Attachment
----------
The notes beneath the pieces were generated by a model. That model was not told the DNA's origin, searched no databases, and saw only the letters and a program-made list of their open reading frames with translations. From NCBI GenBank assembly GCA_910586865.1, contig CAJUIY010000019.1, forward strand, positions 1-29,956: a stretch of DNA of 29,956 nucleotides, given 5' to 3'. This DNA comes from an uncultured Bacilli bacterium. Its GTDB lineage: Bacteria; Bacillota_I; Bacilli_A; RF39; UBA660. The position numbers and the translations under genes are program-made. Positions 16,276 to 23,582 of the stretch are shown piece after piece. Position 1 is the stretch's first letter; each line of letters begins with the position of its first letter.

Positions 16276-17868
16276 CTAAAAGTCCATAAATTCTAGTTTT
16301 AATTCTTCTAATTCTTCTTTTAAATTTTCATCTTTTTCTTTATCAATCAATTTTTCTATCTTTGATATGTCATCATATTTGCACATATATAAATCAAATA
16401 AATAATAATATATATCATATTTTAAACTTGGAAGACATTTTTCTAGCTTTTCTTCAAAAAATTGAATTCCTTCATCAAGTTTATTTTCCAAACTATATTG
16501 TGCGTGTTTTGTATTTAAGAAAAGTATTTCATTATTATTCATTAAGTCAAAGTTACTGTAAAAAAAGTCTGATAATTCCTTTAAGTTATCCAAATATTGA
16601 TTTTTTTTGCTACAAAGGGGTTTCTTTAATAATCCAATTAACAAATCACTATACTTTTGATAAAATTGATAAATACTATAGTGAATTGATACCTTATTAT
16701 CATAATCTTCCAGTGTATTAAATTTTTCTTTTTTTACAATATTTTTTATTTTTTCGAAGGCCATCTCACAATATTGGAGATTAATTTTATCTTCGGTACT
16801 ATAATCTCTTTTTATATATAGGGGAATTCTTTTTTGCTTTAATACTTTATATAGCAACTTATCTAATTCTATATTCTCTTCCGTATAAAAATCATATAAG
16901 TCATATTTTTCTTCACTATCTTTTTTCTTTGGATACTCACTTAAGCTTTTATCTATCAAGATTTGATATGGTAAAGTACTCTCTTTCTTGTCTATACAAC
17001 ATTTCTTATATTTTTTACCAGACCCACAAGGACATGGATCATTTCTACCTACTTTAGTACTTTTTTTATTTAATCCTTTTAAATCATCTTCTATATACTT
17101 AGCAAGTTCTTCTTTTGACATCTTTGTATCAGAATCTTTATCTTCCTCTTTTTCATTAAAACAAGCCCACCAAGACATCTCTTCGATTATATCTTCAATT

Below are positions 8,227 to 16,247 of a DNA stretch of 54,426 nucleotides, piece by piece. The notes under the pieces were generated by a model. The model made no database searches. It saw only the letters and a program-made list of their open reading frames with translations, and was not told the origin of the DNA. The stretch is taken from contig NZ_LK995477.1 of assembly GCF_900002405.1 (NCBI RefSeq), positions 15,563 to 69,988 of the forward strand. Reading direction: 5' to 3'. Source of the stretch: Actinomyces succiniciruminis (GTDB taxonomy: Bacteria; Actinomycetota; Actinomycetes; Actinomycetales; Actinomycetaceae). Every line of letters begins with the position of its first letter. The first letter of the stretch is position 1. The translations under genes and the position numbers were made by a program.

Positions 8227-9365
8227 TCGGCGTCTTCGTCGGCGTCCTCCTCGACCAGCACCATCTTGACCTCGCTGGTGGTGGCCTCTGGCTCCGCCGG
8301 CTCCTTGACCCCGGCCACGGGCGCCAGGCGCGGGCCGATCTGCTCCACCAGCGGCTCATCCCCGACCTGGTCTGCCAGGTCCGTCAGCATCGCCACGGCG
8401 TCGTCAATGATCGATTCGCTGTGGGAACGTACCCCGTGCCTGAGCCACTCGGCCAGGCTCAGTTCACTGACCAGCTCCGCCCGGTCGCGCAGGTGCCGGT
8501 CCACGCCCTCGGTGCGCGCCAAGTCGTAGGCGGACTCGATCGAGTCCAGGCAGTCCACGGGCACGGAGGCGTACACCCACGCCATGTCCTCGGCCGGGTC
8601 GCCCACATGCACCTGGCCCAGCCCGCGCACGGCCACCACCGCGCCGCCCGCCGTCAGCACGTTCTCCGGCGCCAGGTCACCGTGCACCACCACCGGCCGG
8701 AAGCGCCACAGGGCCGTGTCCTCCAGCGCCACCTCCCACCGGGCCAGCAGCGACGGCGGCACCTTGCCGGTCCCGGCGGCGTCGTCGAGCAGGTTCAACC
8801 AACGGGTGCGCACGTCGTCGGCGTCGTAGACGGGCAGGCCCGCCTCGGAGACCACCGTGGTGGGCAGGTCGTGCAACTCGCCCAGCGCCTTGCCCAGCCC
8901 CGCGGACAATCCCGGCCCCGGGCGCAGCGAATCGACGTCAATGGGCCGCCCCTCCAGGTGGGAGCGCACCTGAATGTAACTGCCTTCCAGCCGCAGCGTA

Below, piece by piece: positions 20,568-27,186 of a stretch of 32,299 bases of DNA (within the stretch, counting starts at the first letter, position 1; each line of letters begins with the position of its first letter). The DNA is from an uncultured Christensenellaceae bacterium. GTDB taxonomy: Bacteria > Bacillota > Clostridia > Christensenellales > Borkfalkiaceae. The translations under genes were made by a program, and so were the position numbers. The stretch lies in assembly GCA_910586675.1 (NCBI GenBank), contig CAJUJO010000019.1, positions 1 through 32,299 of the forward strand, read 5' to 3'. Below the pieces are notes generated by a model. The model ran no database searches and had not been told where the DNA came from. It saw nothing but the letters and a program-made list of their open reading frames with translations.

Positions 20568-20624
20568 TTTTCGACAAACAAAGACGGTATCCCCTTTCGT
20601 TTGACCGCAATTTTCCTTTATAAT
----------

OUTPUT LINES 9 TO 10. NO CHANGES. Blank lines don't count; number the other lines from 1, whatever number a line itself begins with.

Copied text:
16801 ATAATCTCTTTTTATATATAGGGGAATTCTTTTTTGCTTTAATACTTTATATAGCAACTTATCTAATTCTATATTCTCTTCCGTATAAAAATCATATAAG
16901 TCATATTTTTCTTCACTATCTTTTTTCTTTGGATACTCACTTAAGCTTTTATCTATCAAGATTTGATATGGTAAAGTACTCTCTTTCTTGTCTATACAAC